My last post was about the method of measuring the clear opening width of a door that doesn’t open to 90 degrees. After reading the codes and the commentaries and having several discussions with someone from the ICC, I posted a graphic of a 32″ cylinder passing through the opening, as described by the ICC. […]
Yesterday we jammed as much rainforest into one day as we possibly could. In the morning we went to the Monteverde Cloud Forest Reserve and had a 3-hour hike with our awesome guide / biologist, Eduardo. He knew everything about the plants, birds, and animals of the reserve, and we learned A LOT. In the […]
A while back, I had a couple of posts about a door that opened less than 90 degrees. I received a photo of the application that inspired the original question, and I think based on the feedback I received from code officials and the fact that the clear opening width is 32 1/4″, this application […]
After my post about the Parkside West fire, a couple of people have asked me what I have against spring hinges. I’m not one to discriminate against hardware of any function, style, or finish, but I also like things to do what they’re supposed to do. If I could get my kids to act more […]
After that last post I think we all need a break. Here’s a “fix” from thereIfixedit.com:
It’s hard to believe that last week was the 20th anniversary of the Americans With Disabilities Act. I clearly remember being sent to a seminar at the Ramada Inn in the early 90’s to hear all about how this *new* law would affect architecture and construction. Of course, not much of the presentation was spent […]
At least once a month someone asks me whether it’s ok to use a deadbolt with a thumbturn on a door that is required to be accessible. It took some digging to get a definitive answer, because the accessibility standards don’t specify a certain dimension that would be acceptable for the thumbturn. The ADA guidelines […]
AccessibilityOnline is conducting monthly webinars on accessibility as a collaborative training program between the ADA National Network and the US Access Board. The 2010 ADA Standards for Accessible Design were recently approved, and the revised standards will be the topic of the next webinar. The webinar is scheduled for September 2nd, 2010, from 1:30-4:00 ET. […]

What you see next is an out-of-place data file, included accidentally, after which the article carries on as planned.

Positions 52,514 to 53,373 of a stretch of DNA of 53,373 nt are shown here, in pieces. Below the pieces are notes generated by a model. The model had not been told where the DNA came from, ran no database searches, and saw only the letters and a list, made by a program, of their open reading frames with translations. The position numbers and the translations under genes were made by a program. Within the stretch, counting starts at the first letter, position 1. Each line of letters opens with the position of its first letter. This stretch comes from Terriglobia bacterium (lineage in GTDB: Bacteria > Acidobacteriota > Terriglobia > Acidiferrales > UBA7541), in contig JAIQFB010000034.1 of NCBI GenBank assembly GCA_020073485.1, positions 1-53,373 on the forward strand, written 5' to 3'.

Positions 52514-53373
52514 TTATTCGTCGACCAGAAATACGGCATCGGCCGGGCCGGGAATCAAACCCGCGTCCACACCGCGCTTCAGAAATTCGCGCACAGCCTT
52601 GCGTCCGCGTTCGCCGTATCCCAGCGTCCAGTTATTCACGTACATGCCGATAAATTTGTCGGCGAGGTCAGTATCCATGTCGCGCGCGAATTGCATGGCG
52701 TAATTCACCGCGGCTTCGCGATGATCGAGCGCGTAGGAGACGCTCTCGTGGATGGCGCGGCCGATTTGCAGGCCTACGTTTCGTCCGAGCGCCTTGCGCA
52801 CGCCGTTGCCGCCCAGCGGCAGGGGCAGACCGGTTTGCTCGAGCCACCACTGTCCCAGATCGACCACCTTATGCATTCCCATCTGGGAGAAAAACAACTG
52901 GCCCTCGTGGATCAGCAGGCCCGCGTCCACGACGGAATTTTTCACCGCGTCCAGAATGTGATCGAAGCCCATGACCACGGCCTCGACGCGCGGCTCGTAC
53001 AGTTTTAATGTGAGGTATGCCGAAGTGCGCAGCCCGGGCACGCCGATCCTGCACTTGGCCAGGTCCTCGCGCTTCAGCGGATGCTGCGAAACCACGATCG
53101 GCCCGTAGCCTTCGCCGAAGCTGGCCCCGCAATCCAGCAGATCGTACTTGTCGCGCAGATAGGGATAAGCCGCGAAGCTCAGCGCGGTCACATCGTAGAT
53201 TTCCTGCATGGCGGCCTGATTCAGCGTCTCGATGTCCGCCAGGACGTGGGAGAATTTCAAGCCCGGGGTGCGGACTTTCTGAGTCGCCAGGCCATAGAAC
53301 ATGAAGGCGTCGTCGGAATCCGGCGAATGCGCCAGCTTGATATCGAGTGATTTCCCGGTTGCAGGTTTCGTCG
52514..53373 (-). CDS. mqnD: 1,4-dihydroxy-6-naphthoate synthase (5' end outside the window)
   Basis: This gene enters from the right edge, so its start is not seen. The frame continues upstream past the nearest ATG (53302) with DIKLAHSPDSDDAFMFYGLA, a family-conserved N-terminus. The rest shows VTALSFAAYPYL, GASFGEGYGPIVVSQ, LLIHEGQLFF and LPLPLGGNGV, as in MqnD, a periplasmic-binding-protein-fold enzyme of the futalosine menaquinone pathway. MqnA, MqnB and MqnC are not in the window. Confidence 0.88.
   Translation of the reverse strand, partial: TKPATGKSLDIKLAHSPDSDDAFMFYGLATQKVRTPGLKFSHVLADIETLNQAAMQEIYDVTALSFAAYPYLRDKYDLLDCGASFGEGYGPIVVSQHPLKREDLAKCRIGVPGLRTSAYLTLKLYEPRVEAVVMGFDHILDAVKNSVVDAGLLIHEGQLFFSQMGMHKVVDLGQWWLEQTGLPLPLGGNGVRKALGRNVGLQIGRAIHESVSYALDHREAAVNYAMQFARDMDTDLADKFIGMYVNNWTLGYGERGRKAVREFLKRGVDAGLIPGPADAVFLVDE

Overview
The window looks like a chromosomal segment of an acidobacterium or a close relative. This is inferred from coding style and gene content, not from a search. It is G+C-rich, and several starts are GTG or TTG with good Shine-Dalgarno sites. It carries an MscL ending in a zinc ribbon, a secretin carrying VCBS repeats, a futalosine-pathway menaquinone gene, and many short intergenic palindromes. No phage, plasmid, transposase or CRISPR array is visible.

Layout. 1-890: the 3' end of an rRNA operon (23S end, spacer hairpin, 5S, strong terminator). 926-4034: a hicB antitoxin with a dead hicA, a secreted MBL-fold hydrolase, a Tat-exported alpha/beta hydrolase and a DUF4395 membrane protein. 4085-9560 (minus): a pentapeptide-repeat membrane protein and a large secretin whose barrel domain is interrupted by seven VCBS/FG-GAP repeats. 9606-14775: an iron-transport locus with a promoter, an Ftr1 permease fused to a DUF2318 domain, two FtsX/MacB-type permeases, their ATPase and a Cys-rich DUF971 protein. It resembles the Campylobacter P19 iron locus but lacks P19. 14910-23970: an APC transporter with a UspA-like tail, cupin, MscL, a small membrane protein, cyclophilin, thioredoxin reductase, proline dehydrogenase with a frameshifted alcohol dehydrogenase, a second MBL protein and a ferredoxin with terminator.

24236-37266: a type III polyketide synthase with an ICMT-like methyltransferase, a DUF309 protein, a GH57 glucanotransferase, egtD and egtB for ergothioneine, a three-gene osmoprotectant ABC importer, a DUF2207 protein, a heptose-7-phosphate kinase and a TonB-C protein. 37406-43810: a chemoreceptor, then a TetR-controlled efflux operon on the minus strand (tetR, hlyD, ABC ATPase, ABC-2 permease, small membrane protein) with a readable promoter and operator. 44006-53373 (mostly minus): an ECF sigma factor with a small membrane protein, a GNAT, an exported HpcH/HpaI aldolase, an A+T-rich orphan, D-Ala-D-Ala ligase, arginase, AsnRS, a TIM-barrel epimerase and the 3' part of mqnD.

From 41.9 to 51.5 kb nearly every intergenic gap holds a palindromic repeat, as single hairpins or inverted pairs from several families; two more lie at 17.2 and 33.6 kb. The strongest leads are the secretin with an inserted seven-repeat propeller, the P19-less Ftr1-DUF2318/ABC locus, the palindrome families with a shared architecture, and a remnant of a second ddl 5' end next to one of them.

You wouldn’t think that a fair would be a great place for door-hunting, but I saw the doors below at The Big E last weekend. There’s a lot going on here – sliding, folding, and swinging doors serving a giant assembly occupancy. This reminds of many scenarios dreamed up by architects that I’ve advised strongly […]
First the good news. When the annual DHI conference was held in Boston, I conducted a 3-hour code class for architects (I later conducted the class for our DHI chapter.). Public speaking isn’t my favorite thing to do, so when one of the attendees approached me before class started and said, “You’re not REALLY going […]
For exterior pairs I prefer to use rim panic devices with a removable mullion, but in some cases surface-mounted vertical rod devices are specified and supplied. When vertical rod devices are used on cross-corridor doors, I often specify them “Less Bottom Rod” (LBR), but on exterior doors I specify them with both top and bottom […]
This post was printed in the February 2011 issue of Doors and Hardware [Click here to download a reprint of this article.] It’s hard to believe that this question still comes up as often as it does, so I’m hoping to definitively answer it once and for all. The question is “Do single bathrooms require […]
I have to admit, I visit the local frozen yogurt joint so often that the owners ask me if I want “the usual.” Hey – it’s YOGURT…practically health food! I wasn’t sure how I’d be able to make it through their winter break – about 2 months. I survived, but the closer on their entrance […]
AccessibilityOnline’s next webinar is on June 2nd from 2:30 – 4:00 Eastern Time, and the topic is Accessible Doors & Maneuvering Clearance. If you can’t attend the webinar, there should be an archive recording available sometime after the 2nd. UPDATE: Here’s a link to the archived recording. From the AccessibilityOnline website: June 2nd, 2011 » […]
I’d love to know who did this, so I can give them a good talking-to (maybe they’ll read this and track me down like the semi-concealed closer installer). This photo was taken in a restaurant by one of my coworkers. The tables and chairs are blocking the door, and someone trying to exit would have […]
I originally published the post below in May 0f 2009, but I’m trying to gather some information so I’ve pulled it up to the front again. Please take a moment to answer the quick survey about lever return in your area. Thanks!Click here to take a quick survey. Over the years I’ve heard many times […]
I hope everyone had a safe and relaxing holiday weekend…I have to admit it was really nice to take some time off. I’ve been in Grassy Cove, Tennessee since Friday and there aren’t a whole lot of doors here, but luckily I’ve got some saved up from last week. We’re headed toward home tomorrow so […]
We’re on the last leg of our road trip and will be home today, so here’s a quick post to tide you over. I have lots more photos to share and the fact that they won’t be chronologically presented offends my orderly side, but so be it. Yesterday we were in Hershey, Pennsylvania, and we […]
Back in the early 90’s when the ADA was the newest focus of the door and hardware industry, delayed action closers were often specified and installed due to the assumption that they were required by the accessibility standards. Delayed action is a feature available on many door closers, which delays the closing cycle for up […]